Fishfinder Buying Guide

Mark Griffiths Mark Griffiths

Roaming a lake in your boat fishing at random locations often results in disappointment. Adding a fishfinder to your fishing arsenal greatly increases your chances of having an enjoyable time on the water.

Fishfinder Buying Guide

From basic fishfinder models under $100 to elaborate color display, GPS enhanced, and 3D readout versions, eBay is sure to have a listing for a type that will fit your fishing needs.

Fishfinder Uses

Fishfinders, also called depth finders, are an important tool for the fisherman. This device sends a sound wave into the water by way of the transducer. The sound wave reflects off an object such as a fish, or the bottom, and is detected by the transducer also. These echoes are interpreted by the fishfinder and sent to the display. This simple process can provide you with a wealth of information about the unseen region below the water's surface.

The typical fishfinder can reveal a wide range of underwater items. Single fish, schools of fish, bottom composition (soft, rocky), thermoclines (a large change in water temperature), weeds, many types of structure (stumps, wrecks, drop offs, mounds), and much more. Fishfinders with added features can also provide surface water temperature, speed, barometric pressure, and location (GPS).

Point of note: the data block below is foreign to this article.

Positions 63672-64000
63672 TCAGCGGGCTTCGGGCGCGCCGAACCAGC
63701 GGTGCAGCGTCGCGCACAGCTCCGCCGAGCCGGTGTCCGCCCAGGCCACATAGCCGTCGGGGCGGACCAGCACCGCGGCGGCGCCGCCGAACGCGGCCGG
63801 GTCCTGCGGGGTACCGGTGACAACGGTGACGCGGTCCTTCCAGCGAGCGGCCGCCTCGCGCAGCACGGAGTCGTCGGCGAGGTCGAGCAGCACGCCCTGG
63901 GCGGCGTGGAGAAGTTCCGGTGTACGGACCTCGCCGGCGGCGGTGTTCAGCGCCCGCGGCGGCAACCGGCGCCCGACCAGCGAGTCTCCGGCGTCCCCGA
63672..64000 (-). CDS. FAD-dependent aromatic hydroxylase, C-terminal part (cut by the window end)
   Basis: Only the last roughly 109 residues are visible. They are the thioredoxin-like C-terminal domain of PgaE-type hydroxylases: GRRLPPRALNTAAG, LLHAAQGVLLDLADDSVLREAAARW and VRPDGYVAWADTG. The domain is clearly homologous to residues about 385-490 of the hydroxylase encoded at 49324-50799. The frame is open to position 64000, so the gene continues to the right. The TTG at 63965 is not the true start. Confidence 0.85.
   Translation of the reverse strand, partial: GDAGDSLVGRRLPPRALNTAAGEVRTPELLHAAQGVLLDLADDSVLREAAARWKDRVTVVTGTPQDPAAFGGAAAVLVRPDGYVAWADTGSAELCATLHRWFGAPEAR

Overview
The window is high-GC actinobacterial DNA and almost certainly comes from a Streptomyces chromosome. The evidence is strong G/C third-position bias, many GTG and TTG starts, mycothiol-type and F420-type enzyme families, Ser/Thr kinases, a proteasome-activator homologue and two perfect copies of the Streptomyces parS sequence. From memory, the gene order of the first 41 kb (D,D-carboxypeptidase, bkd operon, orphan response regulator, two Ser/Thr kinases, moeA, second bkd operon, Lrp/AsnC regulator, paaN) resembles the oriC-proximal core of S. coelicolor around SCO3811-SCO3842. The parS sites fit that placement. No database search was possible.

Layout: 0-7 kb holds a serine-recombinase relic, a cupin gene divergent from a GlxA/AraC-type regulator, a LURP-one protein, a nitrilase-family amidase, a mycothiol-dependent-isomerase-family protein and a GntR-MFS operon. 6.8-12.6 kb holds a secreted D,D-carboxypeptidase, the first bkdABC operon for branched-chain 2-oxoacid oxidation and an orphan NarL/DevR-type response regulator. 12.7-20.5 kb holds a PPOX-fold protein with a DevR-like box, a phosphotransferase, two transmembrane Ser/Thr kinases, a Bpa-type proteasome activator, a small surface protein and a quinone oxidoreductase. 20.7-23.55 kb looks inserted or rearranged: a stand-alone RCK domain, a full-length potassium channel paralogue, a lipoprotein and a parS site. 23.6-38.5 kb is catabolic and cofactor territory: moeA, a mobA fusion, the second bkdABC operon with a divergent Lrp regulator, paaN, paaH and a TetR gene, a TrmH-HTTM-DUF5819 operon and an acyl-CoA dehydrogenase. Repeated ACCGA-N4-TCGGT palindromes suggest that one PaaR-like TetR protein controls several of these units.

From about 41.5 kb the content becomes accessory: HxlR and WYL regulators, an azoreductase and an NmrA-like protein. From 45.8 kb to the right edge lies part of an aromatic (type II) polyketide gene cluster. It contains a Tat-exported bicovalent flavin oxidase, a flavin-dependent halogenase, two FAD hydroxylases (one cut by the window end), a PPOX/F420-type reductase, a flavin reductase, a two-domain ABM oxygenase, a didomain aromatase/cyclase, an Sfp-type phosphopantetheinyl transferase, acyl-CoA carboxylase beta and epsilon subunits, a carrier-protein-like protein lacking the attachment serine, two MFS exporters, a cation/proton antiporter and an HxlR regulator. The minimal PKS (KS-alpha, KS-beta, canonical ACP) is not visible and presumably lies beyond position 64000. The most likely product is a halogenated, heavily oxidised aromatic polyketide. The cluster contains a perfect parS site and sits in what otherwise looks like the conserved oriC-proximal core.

Choose Your Fishfinder Equipment

Fishfinder manufacturers make a range of models to suit the far ranging needs of fisherman. You can spend less than $100 or more than $2000 depending on the degree of features you require.

Your individual fishing style will dictate what fishfinder features you should select.

The two major decisions you'll have to make are regarding the transducer and display.


  • Do you need wide beam, narrow beam, both, or specialized beam?

    The transducer sends down a sound wave usually in the shape of a cone. Think of an ice cream cone with the pointed end attached to your transducer and the open, round end, extending down into the water all the way to the bottom. A narrow beam usually has an angle of about 20 degrees. If you are in 20 feet of water, that would translate into a circle on the bottom about 7 feet across. If you had a wide beam transducer (usually about 60 degree angle), it would form a circle on the bottom 22 feet across. Your fishfinder can only give you information on objects that are within the cone. The wider beam covers more area under water and can locate more fish within its larger cone. The drawback of the wider beam is that it looses strength much quicker. Because of this, it cannot go as deep as the narrow cone. The narrow cone can penetrate water much deeper and even in shallower water; can give more information on the composition of the bottom (mud, weed, rock, etc.)

    The best of both worlds is the dual beam (also called dual frequency), that combines both features into one transducer.

    There are also specialized transducers. Some have multiple beams (4 or more) that cover a very large area underwater and can create a 3D image on the display. There are also side beam transducers that actually shoot their beam to the sides to increase the search area for fish.